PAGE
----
In the early 19th century, a giraffe became a political mediator.
And so, after a long journey, Zarafa arrived in Paris where Nicolas Huet, the Younger, depicted the giraffe with her caretaker Atir. They lived together in the Jardin des Plantes in Paris for 18 years.
Zarafa is featured at the Morgan Library and Museum in a show that explores animals as companions, moral teachers and muses.
Don’t miss David Hockney’s 1993 drawing of his dachshunds Bodgie and Stanley, which he describes as “intelligent, loving, comical and often bored.”
“In the Company of Animals: Art, Literature, and Music at the Morgan” is at 225 Madison Ave. through May 20. Information: +1-212-685-0008; http://www.themorgan.org/home.asp.
Just north of the Morgan is Madison & Vine, a wine bar with 14-foot windows that open to the world. They sell a nice St. Innocent Anden Chardonnay from Oregon, which is perfect for a Saturday afternoon.
But given this kooky weather, why not try a Spiked Arnold Palmer from the new spring menu? It warms with Maker’s Mark bourbon and cools with iced tea and lemonade.
At 299 Madison Ave. Information: +1-212-867-5535.
Years before “Mean Streets” and “Taxi Driver” established Robert De Niro as a star, his father, Robert De Niro Sr., was painting pastel representative works and palling around with Henry Miller and Tennessee Williams.
DC Moore Gallery is exhibiting 26 of Senior’s pictures from 1960 to 1993, the year he died. They’re offered for sale for $20,000 and up.
At 525 W. 22nd St. through April 28. Information: +1-212- 247-2111; www.dcmooregallery.com.
Jazz pianist Kenny Werner has very few peers to match his expansive musical imagination and fleet fingers. He teams with the Brussels Jazz Orchestra this weekend at the Blue Note.
The program also includes deep-toned sax man Chris Potter.
At 131 W. 3rd St. in Greenwich Village. Information: +1- 212-475-8592; http://www.bluenote.net/newyork.
The winning trio of Will Chase (“Smash”), Laura Osnes (“Grease”) and Leslie Uggams (“Hallelujah Baby!”) pump fresh life into “Pipe Dream,” a rare flop for Broadway hit makers Richard Rodgers and Oscar Hammerstein.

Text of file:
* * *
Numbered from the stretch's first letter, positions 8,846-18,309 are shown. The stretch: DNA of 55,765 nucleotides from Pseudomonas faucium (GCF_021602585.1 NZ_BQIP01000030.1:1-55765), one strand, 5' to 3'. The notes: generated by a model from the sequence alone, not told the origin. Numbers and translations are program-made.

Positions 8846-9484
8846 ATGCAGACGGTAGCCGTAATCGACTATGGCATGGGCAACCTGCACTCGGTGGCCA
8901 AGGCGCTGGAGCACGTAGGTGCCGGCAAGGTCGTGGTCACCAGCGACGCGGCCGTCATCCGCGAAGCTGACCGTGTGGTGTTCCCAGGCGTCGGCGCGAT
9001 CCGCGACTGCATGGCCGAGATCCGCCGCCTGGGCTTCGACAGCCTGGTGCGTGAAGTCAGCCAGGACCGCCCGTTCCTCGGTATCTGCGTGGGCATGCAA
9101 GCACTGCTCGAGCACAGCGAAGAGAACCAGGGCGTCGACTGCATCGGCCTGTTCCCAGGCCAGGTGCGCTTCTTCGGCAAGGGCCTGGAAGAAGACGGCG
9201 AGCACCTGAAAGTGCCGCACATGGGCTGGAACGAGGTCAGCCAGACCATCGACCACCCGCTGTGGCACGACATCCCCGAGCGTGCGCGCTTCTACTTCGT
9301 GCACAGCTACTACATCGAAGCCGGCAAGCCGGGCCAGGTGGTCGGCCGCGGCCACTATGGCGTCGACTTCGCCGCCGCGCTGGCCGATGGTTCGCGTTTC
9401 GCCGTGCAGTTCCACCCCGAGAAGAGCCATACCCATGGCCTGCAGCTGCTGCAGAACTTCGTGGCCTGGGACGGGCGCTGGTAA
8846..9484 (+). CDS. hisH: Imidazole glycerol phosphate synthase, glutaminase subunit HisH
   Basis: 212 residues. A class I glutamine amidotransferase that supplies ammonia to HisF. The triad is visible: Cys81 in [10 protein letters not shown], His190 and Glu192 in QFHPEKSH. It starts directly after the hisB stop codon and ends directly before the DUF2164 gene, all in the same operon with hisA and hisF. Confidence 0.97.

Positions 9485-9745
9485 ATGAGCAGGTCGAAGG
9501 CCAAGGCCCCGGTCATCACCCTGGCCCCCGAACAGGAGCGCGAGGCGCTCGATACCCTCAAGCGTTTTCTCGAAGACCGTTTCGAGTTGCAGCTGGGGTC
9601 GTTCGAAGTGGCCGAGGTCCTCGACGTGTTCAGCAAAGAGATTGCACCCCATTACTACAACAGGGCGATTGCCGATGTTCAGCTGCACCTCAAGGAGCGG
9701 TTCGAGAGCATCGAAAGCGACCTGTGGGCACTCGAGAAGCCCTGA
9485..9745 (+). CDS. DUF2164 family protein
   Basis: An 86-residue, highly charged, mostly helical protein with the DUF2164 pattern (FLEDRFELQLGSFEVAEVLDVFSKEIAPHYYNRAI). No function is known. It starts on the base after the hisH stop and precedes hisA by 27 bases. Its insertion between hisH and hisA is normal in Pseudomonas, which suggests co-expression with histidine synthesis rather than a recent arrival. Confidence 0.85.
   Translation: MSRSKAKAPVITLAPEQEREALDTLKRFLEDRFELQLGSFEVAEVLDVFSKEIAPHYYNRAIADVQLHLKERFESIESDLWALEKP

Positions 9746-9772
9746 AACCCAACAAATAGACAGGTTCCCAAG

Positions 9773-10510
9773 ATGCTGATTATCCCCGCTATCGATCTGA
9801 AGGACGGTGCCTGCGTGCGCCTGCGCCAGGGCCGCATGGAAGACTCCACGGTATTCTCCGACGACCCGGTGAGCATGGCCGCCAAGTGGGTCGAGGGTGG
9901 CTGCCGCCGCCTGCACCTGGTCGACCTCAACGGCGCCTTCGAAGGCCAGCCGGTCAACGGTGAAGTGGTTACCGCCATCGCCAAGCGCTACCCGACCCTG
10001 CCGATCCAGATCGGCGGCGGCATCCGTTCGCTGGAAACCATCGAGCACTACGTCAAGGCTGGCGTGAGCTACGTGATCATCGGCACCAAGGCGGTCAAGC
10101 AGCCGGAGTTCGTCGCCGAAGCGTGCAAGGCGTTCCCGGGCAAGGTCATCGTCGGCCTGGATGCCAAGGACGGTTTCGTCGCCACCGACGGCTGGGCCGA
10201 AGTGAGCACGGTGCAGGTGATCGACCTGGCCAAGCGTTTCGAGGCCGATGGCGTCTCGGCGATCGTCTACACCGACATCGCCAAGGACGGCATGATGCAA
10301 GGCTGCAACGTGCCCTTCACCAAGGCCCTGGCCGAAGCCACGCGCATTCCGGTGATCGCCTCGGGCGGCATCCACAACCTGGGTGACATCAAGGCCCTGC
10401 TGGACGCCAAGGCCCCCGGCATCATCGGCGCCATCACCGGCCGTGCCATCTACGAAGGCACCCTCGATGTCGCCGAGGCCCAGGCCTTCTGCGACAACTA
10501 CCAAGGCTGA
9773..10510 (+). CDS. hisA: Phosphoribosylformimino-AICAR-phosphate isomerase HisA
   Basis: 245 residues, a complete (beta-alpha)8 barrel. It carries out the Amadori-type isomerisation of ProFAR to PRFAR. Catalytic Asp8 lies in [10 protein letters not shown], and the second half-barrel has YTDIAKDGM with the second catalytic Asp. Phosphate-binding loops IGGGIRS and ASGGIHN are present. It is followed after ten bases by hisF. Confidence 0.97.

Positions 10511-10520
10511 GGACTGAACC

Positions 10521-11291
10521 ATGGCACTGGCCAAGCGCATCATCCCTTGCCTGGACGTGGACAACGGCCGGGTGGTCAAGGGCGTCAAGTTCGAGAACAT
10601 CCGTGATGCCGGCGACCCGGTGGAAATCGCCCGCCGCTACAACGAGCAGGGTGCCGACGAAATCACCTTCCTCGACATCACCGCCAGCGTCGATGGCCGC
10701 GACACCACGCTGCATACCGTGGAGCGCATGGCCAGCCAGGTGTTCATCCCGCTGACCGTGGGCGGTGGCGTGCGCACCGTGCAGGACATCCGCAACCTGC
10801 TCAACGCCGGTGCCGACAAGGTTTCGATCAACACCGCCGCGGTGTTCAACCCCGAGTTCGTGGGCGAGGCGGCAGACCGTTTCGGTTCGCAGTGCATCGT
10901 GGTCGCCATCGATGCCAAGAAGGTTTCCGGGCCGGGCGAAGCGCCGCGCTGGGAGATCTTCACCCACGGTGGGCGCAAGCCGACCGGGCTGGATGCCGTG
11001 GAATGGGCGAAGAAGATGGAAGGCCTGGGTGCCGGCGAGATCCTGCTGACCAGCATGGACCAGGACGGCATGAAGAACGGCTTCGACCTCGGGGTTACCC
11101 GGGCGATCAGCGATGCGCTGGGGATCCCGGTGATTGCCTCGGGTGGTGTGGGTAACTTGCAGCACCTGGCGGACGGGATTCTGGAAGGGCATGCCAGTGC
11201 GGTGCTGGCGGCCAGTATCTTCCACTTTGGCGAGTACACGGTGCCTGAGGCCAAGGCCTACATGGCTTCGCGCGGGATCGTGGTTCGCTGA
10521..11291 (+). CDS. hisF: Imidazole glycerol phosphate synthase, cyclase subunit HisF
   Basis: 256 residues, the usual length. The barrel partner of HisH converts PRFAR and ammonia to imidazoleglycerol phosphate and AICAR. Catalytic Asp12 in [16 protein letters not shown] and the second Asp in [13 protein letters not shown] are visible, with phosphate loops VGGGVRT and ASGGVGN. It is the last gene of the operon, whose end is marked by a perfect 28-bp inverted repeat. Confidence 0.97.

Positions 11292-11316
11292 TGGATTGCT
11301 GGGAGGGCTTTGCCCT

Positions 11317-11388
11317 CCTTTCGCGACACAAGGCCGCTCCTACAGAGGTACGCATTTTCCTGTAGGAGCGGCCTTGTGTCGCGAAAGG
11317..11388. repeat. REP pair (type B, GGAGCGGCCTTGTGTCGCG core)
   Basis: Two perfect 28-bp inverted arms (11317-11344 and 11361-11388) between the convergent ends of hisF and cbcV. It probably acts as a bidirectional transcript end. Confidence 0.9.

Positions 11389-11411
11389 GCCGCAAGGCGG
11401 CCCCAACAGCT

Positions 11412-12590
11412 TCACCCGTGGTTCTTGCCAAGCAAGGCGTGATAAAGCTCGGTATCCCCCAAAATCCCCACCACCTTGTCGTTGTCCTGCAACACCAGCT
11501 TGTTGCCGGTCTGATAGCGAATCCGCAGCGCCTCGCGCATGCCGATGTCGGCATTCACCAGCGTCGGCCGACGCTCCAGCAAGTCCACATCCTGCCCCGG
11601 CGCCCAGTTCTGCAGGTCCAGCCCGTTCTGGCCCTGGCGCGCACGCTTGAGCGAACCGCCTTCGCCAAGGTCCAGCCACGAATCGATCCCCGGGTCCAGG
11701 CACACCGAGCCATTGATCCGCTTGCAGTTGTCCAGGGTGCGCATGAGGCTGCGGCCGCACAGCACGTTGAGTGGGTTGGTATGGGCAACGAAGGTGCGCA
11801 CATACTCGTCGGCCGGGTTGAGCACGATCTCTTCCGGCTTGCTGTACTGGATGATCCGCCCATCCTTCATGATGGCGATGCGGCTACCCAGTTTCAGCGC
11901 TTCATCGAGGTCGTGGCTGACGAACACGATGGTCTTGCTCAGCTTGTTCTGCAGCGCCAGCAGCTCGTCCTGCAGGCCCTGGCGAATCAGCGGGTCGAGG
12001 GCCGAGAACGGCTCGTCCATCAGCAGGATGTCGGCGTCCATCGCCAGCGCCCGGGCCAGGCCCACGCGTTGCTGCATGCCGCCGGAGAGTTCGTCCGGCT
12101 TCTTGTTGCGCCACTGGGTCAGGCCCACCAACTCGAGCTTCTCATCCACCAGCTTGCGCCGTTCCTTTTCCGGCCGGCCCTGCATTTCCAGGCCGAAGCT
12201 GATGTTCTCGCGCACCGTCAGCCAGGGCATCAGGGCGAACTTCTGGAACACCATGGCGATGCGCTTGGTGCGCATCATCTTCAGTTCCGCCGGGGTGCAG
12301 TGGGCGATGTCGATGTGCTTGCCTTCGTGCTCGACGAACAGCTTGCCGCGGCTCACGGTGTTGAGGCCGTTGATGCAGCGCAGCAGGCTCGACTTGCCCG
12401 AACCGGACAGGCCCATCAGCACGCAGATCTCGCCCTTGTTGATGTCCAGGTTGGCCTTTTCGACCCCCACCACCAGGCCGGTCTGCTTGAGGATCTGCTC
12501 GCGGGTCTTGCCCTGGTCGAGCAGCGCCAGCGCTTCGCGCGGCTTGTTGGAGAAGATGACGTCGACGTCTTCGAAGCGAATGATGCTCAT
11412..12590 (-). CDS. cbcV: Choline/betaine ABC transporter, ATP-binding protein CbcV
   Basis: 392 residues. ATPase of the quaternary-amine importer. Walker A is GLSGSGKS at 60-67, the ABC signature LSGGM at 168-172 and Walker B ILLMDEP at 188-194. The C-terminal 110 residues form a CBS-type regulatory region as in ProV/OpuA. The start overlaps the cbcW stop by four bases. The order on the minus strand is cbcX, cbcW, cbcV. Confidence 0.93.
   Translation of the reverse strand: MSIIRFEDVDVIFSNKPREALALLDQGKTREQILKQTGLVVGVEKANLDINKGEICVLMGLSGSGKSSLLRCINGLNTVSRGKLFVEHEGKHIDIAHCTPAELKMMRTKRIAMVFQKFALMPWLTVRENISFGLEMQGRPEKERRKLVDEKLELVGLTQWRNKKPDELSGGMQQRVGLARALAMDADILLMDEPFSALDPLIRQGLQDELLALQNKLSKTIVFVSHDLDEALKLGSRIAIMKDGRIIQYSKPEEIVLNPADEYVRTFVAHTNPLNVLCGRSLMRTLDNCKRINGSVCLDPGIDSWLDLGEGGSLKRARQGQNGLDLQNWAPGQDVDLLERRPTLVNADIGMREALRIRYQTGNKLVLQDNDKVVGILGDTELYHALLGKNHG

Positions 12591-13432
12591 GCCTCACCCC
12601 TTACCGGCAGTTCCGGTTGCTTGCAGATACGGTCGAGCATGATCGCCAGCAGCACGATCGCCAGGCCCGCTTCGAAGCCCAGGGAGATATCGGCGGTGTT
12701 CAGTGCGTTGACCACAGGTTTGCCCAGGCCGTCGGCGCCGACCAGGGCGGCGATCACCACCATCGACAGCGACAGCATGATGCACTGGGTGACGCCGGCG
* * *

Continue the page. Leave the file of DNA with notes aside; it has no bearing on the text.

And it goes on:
An Encores! presentation at New York City Center, 131 W. 55th St. Information: +1-212-581-1212; http://www.nycitycenter.org.
Go see photographs by Ansel Adams and Henri Cartier-Bresson at the Park Avenue Armory, which is taken over by more than 75 participants in the annual show organized by the Association of International Photography Art Dealers (AIPAD).
Don’t miss Flip Schulke’s print of Muhammad Ali in his house pool in Miami Beach in 1961, at the Keith de Lellis Gallery booth.
At 643 Park Ave. Information: +1-212-616-3930; http://www.aipad.com.
With a Motown sound matched by intricate vocal harmonies, soulful samples and loops, Zott and Epstein’s energy-driven debut EP “Horsepower” was a winner.
Their first full-length disk is called “It’s a Corporate World.”
At 6 Delancey St. Information: +1-212-533-2111; http://www.boweryballroom.com.
Then hoist a draft of Bitburger pilsner with some schnitzel fingers in the open-air biergarten of the hopping Loreley.
At 7 Rivington St. Information: +1-212-253-7077; http://www.loreleynyc.com.
(Lili Rosboch writes for Muse, the arts and leisure section of Bloomberg News. Opinions expressed are her own.)
To contact the reporter on this story: Lili Rosboch in New York email@example.com.
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